As a celebrity who became ill at the height of his fame, Lou Gehrig is considered to be the “first modern
While celebrities often use their notoriety to raise public awareness of chronic disease or to challenge the way specific illnesses (and those who suffer from them) are stigmatized, most of us who live with chronic illness aren’t famous. And we harbor a very different set of worries and anxieties when it comes to disclosing our condition.
Especially in cases when the diagnosis comes as a surprise, people who have recently learned that they have a chronic illness will often ask: How do I explain work absences to my boss without jeopardizing my career? and What if so-and-so reacts to this personal information in a negative way? If you, too, have had these questions, you’re not alone.
Although it’s not hard to find self-help books that are full of advice about how to tell others about your chronic illness, no two individuals experience chronic illness in the same way. Because every person’s situation is unique, it can be difficult to determine the best way to open up about your illness to other people, or when maintaining your privacy is in your best interest. To help others navigate these sensitive situations, below I discuss several ways of approaching situations that people living with chronic illness commonly face.
People who say “you don’t look sick…”
Chronic illnesses are often hidden and not easily perceptible to people who aren’t in the know. Although it can be tempting to scold the stranger who gives you the evil-eye for parking in a handicapped space, chastising a stranger isn’t very productive. Unless the person in question is openly hostile, I prefer to give people the benefit of the doubt. This proverb, I think, is also fitting to keep in mind during those moments of frustration: If everyone brought their troubles to the marketplace and assembled them all in a great pile, each person, upon seeing the rest, would be content to take back their own.
Disclosing your illness at work
For many chronic illnesses, symptoms usually begin to present themselves during early adulthood. As a result, many people who are diagnosed with chronic illness receive their diagnoses just as they are starting to build a career and make inroads professionally. When you’re positioned among the lower rungs of a career ladder–with fewer employment benefits and far less job security–one of the most difficult decisions is choosing whether or not to disclose your condition to supervisors and colleagues.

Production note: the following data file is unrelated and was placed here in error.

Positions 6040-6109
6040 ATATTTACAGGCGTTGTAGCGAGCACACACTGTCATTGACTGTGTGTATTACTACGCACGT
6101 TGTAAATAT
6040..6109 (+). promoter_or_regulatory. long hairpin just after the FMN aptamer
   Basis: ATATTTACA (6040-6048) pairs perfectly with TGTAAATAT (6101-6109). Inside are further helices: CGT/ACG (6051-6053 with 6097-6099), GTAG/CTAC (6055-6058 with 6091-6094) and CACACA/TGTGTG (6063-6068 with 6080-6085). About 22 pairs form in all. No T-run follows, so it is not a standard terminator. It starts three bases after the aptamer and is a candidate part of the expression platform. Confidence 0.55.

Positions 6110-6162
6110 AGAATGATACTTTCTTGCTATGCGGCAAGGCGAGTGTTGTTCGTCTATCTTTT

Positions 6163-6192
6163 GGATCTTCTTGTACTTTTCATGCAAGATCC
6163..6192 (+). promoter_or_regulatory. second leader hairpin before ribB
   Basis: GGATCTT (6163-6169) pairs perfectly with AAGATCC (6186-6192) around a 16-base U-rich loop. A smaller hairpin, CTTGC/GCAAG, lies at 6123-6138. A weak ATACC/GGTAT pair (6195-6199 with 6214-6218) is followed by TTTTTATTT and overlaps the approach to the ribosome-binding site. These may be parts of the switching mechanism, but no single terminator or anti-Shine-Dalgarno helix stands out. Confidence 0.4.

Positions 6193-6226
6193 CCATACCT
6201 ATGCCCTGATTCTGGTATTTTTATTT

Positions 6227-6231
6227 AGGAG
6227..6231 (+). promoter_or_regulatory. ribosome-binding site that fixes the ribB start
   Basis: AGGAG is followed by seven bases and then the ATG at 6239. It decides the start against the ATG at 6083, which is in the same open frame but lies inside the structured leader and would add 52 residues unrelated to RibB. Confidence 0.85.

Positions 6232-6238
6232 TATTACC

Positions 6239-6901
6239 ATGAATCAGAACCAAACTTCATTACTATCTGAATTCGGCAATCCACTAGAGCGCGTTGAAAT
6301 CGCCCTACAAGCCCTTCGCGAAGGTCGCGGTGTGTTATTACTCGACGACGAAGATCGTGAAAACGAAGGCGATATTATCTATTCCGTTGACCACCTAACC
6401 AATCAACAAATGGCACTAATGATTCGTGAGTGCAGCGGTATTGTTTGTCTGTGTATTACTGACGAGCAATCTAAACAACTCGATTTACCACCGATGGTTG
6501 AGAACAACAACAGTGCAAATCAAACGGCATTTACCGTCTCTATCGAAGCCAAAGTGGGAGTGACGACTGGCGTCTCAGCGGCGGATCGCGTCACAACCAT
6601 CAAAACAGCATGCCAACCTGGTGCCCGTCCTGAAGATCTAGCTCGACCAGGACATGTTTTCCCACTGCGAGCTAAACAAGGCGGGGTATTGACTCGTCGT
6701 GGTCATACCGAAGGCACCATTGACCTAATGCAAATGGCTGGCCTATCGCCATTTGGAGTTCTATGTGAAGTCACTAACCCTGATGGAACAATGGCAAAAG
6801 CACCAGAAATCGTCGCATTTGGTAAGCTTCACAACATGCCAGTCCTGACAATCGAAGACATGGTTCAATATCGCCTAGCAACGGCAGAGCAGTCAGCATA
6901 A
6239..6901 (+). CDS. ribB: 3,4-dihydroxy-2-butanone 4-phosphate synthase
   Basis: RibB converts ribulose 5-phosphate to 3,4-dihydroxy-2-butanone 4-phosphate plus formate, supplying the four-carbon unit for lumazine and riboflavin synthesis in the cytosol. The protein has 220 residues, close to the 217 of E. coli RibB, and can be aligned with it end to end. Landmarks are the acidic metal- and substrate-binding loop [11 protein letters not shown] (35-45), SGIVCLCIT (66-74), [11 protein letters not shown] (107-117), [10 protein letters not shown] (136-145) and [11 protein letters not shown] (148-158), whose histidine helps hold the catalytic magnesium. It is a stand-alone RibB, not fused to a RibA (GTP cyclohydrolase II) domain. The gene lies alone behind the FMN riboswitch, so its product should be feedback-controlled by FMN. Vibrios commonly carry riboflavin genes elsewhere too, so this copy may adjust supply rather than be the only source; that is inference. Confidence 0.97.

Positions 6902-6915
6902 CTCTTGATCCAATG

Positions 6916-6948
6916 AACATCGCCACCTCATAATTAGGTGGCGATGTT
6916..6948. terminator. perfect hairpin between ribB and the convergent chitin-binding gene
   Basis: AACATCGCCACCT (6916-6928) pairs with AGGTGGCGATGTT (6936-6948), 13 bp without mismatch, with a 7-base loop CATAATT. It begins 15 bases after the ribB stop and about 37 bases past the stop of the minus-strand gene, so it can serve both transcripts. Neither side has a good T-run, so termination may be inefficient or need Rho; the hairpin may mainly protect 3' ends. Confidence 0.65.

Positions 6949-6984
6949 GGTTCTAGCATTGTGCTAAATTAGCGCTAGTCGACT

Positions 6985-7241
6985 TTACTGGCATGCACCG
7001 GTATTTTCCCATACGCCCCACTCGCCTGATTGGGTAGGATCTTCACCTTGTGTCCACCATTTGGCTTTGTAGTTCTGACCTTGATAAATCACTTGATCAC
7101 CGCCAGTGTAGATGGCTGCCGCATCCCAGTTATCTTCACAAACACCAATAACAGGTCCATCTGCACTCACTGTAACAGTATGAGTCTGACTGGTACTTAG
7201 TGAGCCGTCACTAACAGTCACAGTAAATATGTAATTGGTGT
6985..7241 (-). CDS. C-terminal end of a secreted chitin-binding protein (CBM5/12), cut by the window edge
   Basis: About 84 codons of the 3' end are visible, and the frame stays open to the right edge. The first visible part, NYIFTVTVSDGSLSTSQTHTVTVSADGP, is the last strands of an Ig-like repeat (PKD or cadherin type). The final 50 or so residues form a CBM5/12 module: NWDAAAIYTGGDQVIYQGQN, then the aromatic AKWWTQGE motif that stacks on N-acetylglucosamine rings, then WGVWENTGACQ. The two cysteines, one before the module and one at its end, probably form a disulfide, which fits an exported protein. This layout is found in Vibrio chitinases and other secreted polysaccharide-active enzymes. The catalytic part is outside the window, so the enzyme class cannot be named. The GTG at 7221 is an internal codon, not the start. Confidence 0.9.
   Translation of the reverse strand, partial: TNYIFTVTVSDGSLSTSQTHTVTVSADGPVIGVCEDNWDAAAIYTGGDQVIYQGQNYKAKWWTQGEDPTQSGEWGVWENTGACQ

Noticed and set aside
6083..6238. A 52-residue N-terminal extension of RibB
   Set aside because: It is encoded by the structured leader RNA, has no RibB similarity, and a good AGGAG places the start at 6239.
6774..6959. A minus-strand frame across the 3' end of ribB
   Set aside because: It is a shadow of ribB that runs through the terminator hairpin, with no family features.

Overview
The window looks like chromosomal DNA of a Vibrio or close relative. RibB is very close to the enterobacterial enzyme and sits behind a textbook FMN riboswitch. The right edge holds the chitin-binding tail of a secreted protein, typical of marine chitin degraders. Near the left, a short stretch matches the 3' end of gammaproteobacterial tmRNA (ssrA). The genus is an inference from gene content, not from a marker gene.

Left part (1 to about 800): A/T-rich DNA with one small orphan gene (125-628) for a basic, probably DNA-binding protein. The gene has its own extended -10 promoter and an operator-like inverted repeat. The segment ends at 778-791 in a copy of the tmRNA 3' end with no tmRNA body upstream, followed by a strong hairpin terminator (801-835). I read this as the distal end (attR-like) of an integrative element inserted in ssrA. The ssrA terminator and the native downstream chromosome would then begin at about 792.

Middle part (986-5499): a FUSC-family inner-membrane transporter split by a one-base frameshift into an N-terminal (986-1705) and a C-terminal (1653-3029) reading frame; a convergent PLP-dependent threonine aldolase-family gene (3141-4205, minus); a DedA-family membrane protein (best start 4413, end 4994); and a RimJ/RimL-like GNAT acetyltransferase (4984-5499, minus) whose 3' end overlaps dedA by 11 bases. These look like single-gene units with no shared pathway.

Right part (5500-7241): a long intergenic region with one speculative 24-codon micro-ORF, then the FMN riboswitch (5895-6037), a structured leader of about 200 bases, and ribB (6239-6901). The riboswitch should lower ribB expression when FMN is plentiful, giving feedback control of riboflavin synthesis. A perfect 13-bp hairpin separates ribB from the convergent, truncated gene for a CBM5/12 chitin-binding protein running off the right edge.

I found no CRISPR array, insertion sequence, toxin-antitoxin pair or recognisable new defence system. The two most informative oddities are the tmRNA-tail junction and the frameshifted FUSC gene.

“Unfortunately, the answer is never clear-cut,” says Irene S. Levine in an article she authored for AAAS Magazine. “The consequences of telling or not telling, either of which can be costly, are hard to predict and may vary according to your illness, job, status in the workplace, and the nature of your relationships at work.” However, in an ideal workplace, support and empathy from sensitive colleagues can help chronically ill employees both cope with and better meet the demands of their job.
Telling young kids
The amount of information and level of detail about your illness that you should disclose will depend on the age of your children as well as their cognitive abilities. While it is important not to overwhelm kids with too much information, chronically ill parents should never lie to their children or give them false hope about the state of their condition. Once you have a clear assessment of your medical situation, it can be helpful to make an appointment with your doctor to discuss the potential ways your illness could affect the lives of your kids. You can also seek your doctor’s advice about when to tell your children about your illness and how to answer questions that your children may ask.
When someone is newly diagnosed with a condition that is expected to last for months or years, he or she faces a daunting set of challenges encompassing all facets of life: medical, emotional, social, and professional.
My first symptoms appeared shortly after I graduated from college. My adult life was just beginning and there was much I wanted to accomplish. At the time, I felt that talking about my condition was a distraction and I didn’t want it to be an excuse for failure. I chose not to tell people outside of my immediate family about my condition because I didn’t want other people to see me as a victim or to think any differently of me.
However, I couldn’t have predicted the sense of catharsis I felt when I recently decided to speak publicly about my experience. While living with MS is always unpredictable, I felt more comfortable with its course after living with it for over 20 years.
Additionally, many of the uncertainties that existed at the time of my diagnosis have been resolved. Since then, I got married, moved to a new city, went to graduate school, had two wonderful children, developed a lot of great friendships and built a successful wealth management practice. As someone who is now almost 50 years old, I’m more secure and the reasons for my silence seem less relevant.
Talking to others about what it’s like to have MS isn’t easy for me, but by doing so, it has helped me to realize that MS is part of who I am. For me, sharing my experience has been somewhat therapeutic as it feels like an enormous weight has been lifted off my shoulders.